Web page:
Review: Mages of Mystralia
Title: Mages of Mystralia
Genre: Action Adventure, General
Developer: Borealys Games
Publisher: Borealys Games
Platform(s): PC, Xbox, PlayStation 4, Nintendo Switch (Reviewed)
Release: January 29th, 2019 (Nintendo Switch Release Date)
A young girl, blessed (or cursed) with the gift of magic in a world where mages are hunted down, finds herself lost and confused in a place much larger than she knows. Unable to control her powers, she finds a mentor and is sent on quests to help her on her journey. However, an eclipse is occurring, similar to the one that brought about a Troll Plague many years ago. The young girl soon finds herself digging for answers, finding out the history of the Mages of Mystralia, and learning more about herself and her place in the story. This is the tale of Zia, and this is the basis of the game Mages of Mystralia.
The Tip and The Top
The first thing that stands out about Mages of Mystralia is its artwork. The style is reminiscent of Wind Waker, and it’s so beautifully done and detailed. One of the game’s greatest joys is exploring and viewing the many scenic landscapes and backgrounds.
Mages of Mystralia does a great job with the level up mechanics. As you explore the game’s world you obtain new runes that you can use to create new spells. Spell creation is definitely one of the strength of Mages of Mystralia; you do so by combining different runes that you find and you can even name your creations. For instance, you are able to combine a rune named rain with your fire-based spell to cause fire to rain from the sky. One of the game’s strong suits is experimenting with different combinations to see what new spell you can create and then naming it to your liking. As you earn more runes, you become more powerful which is a unique and creative way to level up.
Puzzles are another strong aspect of the game, and there are plenty to find. Some puzzles are set up with torches that must be lit within a certain amount of time, while other puzzles require you to connect pieces together to form a shape. Completing these puzzles will reward you with either a new rune for spellcrafting or purple orbs which are used to increase Zia’s health and mana bars.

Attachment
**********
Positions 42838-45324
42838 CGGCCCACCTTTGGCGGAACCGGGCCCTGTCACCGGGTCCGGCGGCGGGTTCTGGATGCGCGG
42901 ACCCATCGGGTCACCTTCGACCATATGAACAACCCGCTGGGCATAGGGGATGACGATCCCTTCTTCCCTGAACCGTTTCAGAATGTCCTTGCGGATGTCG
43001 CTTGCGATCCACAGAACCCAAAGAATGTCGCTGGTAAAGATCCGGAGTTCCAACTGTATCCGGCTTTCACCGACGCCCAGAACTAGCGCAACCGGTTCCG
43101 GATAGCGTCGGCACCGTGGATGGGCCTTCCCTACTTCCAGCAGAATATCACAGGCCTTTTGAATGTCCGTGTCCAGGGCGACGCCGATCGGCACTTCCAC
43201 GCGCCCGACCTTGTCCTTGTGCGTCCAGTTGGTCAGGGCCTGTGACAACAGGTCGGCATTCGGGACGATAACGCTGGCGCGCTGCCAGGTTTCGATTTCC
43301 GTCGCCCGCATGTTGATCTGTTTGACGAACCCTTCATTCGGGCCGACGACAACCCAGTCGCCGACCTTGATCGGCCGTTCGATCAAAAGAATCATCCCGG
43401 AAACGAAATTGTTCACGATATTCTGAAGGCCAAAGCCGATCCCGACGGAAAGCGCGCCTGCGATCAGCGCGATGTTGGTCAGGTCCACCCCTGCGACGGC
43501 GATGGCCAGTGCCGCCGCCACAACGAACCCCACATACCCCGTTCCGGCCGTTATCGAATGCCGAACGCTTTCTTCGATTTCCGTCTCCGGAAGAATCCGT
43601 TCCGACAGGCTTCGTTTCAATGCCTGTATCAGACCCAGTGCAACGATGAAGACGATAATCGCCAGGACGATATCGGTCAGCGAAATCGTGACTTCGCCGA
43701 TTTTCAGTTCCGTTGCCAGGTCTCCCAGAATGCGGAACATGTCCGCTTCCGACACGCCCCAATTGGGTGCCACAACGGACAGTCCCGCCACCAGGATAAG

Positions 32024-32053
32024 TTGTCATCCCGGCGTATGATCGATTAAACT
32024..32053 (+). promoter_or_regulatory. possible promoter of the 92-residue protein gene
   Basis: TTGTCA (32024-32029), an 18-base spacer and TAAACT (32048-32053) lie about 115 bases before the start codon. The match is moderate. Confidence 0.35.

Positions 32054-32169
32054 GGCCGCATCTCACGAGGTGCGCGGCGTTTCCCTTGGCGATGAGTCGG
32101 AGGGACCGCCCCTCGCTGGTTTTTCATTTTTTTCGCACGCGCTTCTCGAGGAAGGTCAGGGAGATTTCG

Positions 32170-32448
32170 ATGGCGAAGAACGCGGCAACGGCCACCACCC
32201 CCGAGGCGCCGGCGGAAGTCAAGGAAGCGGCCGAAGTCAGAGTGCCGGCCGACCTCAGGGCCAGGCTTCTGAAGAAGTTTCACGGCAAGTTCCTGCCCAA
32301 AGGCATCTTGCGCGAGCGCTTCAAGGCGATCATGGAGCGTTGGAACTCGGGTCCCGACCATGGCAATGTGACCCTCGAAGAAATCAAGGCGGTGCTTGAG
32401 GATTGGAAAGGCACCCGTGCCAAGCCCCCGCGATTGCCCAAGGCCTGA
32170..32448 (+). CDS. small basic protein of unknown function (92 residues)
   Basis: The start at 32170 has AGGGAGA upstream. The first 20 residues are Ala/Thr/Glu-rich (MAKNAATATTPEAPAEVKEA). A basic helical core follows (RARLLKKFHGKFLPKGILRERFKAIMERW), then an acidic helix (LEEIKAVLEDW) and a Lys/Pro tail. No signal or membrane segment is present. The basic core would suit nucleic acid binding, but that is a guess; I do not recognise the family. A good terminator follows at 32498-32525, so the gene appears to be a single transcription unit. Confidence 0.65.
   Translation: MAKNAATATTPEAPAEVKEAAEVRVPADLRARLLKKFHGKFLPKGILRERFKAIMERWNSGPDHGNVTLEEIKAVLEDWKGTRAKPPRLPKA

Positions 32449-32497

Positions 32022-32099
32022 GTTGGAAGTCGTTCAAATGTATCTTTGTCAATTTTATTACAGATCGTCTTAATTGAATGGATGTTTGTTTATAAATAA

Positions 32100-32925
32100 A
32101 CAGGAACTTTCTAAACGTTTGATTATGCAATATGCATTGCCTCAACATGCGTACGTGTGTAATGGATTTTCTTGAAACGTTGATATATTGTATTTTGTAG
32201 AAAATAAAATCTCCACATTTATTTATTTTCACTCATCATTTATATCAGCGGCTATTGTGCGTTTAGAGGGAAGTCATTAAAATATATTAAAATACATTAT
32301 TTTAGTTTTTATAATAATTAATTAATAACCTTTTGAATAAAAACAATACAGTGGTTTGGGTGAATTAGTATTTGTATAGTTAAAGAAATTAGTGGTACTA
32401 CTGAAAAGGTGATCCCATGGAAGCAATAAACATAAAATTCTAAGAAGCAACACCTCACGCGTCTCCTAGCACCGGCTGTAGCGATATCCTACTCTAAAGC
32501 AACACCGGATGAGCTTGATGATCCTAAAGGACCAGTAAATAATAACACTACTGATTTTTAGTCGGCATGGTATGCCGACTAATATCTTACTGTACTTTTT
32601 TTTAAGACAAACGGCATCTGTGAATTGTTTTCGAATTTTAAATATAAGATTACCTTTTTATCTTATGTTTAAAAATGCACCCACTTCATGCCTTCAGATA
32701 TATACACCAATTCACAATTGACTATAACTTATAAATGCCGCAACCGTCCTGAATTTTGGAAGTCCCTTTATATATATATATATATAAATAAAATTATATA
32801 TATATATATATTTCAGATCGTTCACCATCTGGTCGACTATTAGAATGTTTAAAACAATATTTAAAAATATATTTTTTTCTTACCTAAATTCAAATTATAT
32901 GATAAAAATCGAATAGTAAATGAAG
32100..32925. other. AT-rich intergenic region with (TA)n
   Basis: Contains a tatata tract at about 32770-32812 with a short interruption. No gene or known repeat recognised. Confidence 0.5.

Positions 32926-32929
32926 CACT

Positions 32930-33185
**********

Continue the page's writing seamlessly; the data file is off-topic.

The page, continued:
The boss fights are well done and are another shining characteristic of the game. Each named boss has an entrance cutscene and each battle feels epic. The bosses are larger than life and the artwork and attention to detail definitely stands out in their design.
The controls are pretty standard and easy to pick up on. You have specific spells mapped to different buttons. You also have the ability to open up a side menu which allows you to flip between spells that are mapped to a specific button. For instance, let’s say you had a fireball spell as the default spell, but soon realize that you need to pull up another spell that you have listed under that button. You can easily pull up the menu and cycle to that spell. It’s a nice touch, but frankly, you probably won’t be using it all that often, as you’ll find that there is normally one spell that you find yourself attached to until you earn more runes, which you’ll probably use to modify your favorite.
The Flip and The Flop
While the story is intriguing, the characters you meet along the way are quickly forgotten about as they don’t really seem to play a part in the overall story. Your mentor shows up a few times to give you new quests in the beginning of the game, but soon your interactions with him dwindle down to nothing.
Another example is when you meet a necromancer. The character goes into great depth about how the mages and necromancers were at war once, but now they must work together to defeat whatever evil is causing the disturbance. The character says that they will see more of you, but the only time you really interact with him is to buy scarabs, an item used to resurrect yourself when you die. Much thought and detail went into the story, character designs and backgrounds, yet it feels like wasted effort. Zia is a great character, but the world around her feels hollow.
The other issue with the game is the loading screens that appear when traversing from one zone to another. At first this isn’t such a big issue since you spend a good portion of your time in one or two zones, but as you advance and go to new areas, the loading screens can be tiresome.
Final Grade: B
Mages of Mystralia has a familiar and nostalgic feel. The beautiful artwork, the puzzles, and the boss battles all are done right. The game is hindered by the lack of world and character depth, and the loading screens can be a pain. However, overall, Mages of Mystralia is an enjoyable journey and for those of you that enjoy puzzles and spellcrafting, this is certainly a good choice.
Review copy provided by Borealys Games